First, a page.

The Second Great Awakening

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What role did the second great awakening have in forming American Nationalism in the 19th century?

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The Second Great Awakening was a period of increased religious and social activities during the 19th century in America. This period saw the emergence of new denominations and fervent activities in existing ones. It was a period of revival with people gathering in camp meetings to hear sermons by the evangelists. Apart from preaching the gospels the evangelists, passionately preached about the need for a strong work ethic, economical living, and self-control among the growing middle class.

They also preached about the need to alleviate suffering and advocated for issues such as the end of slavery, prison reforms, and suffrage among other socially pressing issues.

These issues formed the rallying point for Americans and evolved into strong social activism groups. Participation in advocacy and religious revival enhanced the peoples’ sense of nationalism and unity. This helped achieve major social reforms and democratization of the nation because the process was people driven for the well-being of the country.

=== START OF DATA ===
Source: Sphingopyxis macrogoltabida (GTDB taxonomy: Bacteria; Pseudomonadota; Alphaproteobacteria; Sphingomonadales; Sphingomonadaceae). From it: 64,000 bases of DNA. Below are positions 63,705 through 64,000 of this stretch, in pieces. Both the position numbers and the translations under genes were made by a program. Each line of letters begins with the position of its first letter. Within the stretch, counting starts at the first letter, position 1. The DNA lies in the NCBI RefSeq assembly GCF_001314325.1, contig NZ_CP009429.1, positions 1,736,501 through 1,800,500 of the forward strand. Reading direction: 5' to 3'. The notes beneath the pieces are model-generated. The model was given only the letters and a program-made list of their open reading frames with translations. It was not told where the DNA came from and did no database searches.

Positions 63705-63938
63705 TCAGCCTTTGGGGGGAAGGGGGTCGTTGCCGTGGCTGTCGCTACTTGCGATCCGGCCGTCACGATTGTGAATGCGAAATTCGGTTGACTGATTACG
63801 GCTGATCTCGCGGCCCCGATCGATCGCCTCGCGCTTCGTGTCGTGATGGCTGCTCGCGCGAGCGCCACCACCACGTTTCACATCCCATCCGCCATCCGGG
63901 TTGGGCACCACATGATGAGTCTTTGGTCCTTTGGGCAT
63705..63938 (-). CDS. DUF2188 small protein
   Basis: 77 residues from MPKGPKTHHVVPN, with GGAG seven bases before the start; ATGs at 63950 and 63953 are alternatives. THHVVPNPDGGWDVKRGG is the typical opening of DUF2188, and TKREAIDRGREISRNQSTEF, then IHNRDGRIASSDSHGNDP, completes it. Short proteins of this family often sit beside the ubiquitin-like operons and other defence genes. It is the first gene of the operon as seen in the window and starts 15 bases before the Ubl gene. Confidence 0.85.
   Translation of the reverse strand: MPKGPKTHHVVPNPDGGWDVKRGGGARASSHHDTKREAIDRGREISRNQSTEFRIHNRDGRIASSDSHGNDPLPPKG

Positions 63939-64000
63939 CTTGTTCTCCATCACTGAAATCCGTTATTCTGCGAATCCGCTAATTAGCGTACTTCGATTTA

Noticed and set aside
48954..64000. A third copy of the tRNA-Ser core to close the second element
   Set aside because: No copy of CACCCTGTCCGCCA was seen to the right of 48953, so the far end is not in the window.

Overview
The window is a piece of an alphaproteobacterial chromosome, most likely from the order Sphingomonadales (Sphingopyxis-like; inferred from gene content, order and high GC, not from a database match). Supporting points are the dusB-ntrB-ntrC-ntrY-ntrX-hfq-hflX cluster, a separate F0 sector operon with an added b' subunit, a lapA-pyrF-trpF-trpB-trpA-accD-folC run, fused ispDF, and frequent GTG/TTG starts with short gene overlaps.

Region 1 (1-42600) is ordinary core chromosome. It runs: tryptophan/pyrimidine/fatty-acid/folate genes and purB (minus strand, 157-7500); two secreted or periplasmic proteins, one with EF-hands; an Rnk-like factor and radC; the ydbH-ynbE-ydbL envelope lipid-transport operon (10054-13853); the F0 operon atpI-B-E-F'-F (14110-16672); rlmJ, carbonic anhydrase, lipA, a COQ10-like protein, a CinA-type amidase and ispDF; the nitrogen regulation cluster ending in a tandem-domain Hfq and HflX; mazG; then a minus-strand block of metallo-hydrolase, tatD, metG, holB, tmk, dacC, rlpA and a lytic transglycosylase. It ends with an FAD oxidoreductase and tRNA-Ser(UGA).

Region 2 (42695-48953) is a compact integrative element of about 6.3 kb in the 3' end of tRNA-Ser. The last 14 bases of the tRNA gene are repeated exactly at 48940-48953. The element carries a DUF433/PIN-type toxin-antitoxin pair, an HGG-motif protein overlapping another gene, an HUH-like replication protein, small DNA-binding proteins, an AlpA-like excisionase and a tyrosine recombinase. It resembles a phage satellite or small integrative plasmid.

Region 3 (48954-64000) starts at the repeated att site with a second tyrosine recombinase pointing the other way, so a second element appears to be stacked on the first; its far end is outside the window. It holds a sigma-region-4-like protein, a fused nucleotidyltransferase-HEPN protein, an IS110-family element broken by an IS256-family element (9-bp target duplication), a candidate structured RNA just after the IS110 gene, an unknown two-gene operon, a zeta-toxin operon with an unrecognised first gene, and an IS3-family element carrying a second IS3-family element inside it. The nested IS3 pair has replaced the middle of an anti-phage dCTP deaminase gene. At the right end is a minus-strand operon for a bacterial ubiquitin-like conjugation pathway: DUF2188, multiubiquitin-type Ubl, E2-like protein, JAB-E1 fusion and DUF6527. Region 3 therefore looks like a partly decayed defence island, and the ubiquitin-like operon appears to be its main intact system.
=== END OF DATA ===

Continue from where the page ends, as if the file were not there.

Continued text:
The noise was like the roar of Niagara. The vast sea of human beings seemed to be agitated as if by a storm. I counted seven ministers, all preaching at one time, some on stumps, others on wagons ... Some of the people were singing, others praying, some crying for mercy. A peculiarly strange sensation came over me. My heart beat tumultuously, my knees trembled, my lips quivered, and I felt as though I must fall to the ground. (Description of a camp meeting by a young man in attendance, Kentucky 1802)

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